CW: Emotional abuse, suicide.
When I found out that Mary Oliver had died a few weeks ago, I closed the door to my office and cried at my desk. I fell in love with Oliver’s poetry early on in an English literature class during my first semester of college. “In Blackwater Woods” started out as a recitation assignment but eventually became a prayer. I whispered it between classes. I scrawled its lines onto multiple scraps of paper, slipping them into notebooks and coat pockets.
“To live in this world,
you must be able
to do three things:
to love what is mortal,
to hold it
against your bones knowing
your life depends on it;
and, when the time comes to let it
to let it go.”
(In Blackwater Woods)
I was drawn to her simple invitations – to look up at the world around me, to be astonished and deeply grateful, to care for creation and the tender earth of my own body. Over and over, I returned to her for wisdom and comfort: after leaving an emotionally abusive relationship; in the aftermath of the Charleston shooting; when I felt alone and aimless in a new city; as I grieved a friend’s death by suicide.
“You do not have to be good.
You do not have to walk on your knees
for a hundred miles through the desert repenting.”
Her words channeled life when I was inconsolable; they were spiritual direction when I was unmoored. I didn’t know she was queer at the time. To be fair, I didn’t know I was either.
It’s difficult to pinpoint the moment I knew I was bi. What I do remember is the first time I honestly acknowledged that terrifying and beautiful feeling of the universe opening up inside of me. Early on in 2017, at a dinner, a friend casually threw a “You’re queer, right?” into our conversation. We had just been laughing about first dates and relationship mishaps, but every part of my body froze; no one had ever asked me that question before. I stared at my plate for a few seconds before answering, “I think – I’m not sure.” She smiled and pushed a pile of french fries towards me.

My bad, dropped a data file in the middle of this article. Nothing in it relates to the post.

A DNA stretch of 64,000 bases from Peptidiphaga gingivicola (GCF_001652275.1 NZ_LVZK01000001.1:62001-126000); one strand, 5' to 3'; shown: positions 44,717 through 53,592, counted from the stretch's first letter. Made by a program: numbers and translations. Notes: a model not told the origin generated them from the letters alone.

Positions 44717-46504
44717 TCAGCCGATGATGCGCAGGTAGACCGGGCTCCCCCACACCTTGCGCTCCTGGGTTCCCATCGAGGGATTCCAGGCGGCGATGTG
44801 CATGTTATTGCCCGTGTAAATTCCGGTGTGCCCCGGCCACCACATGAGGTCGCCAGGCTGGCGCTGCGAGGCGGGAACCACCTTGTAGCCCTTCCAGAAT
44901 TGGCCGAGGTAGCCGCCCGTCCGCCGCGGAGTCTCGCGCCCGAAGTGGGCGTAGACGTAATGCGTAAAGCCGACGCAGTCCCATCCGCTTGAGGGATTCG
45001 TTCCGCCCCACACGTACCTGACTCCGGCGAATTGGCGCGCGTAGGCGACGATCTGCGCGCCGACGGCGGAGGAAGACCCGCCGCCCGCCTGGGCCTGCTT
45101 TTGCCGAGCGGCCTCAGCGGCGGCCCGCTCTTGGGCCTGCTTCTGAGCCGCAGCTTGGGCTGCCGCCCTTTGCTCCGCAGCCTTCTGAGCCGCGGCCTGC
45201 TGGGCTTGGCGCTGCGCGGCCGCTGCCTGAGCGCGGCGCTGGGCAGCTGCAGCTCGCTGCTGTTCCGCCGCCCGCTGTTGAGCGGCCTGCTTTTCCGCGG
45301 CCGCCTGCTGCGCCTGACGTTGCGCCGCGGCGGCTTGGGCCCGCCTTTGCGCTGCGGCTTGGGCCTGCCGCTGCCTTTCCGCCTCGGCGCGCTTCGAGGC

“And that’s okay.”
But it didn’t feel okay. I wanted so badly to be sure – to not hesitate. To be proud and speak my truth, as scrambled and squishy as it was then. Really, I was afraid of how that it could change my life. I was afraid of what it would mean for my participation and leadership in the church. I was afraid of how my partner might respond. What if none of the labels fit quite right? What if no one believed me because I had only ever dated cishet men? And what if it upended who I thought I was and who I believed God to be? There was so much unknown and out of my control. Owning this uncertainty was like wading into new waters, and I had a feeling that if I kept going, there would be no turning back.
Two years have passed since that otherwise perfectly ordinary moment. Being a part of and supporting communities and spaces like #QueerlyBeloved, #FaithfullyLGBT, Brave Commons, and PAAC Family has taught me that queerness is so much more expansive than I thought. I know that queer kinship and connection and community can transform us if we let them. Like God, queerness holds endless possibility and like God, it takes the world into its arms. Queerness is fierce and tender, illuminating all that is sacred and disrupting false dichotomies. There are days when it feels like it would be so much easier to ignore this part of who I am, but I know that my life is richer and more complex and full because of it.
I still carry so many questions that I can’t answer but I have promised myself that I would follow Mary Oliver’s instructions for living a life: to pay attention to that terrible, beautiful feeling of the universe opening up inside of me – and “not be afraid of its plenty”.
About the author: May realized she loved to write in the fifth grade, when she unintentionally plagiarized one of her favorite books, “The Phantom Tollbooth”, for an essay assignment. She got into a lot of trouble (obviously) for it but has tried to keep writing since. She has many hobbies but her favorite right now is borrowing too many library books at one time.
Cover Image: David Marcu via Unsplash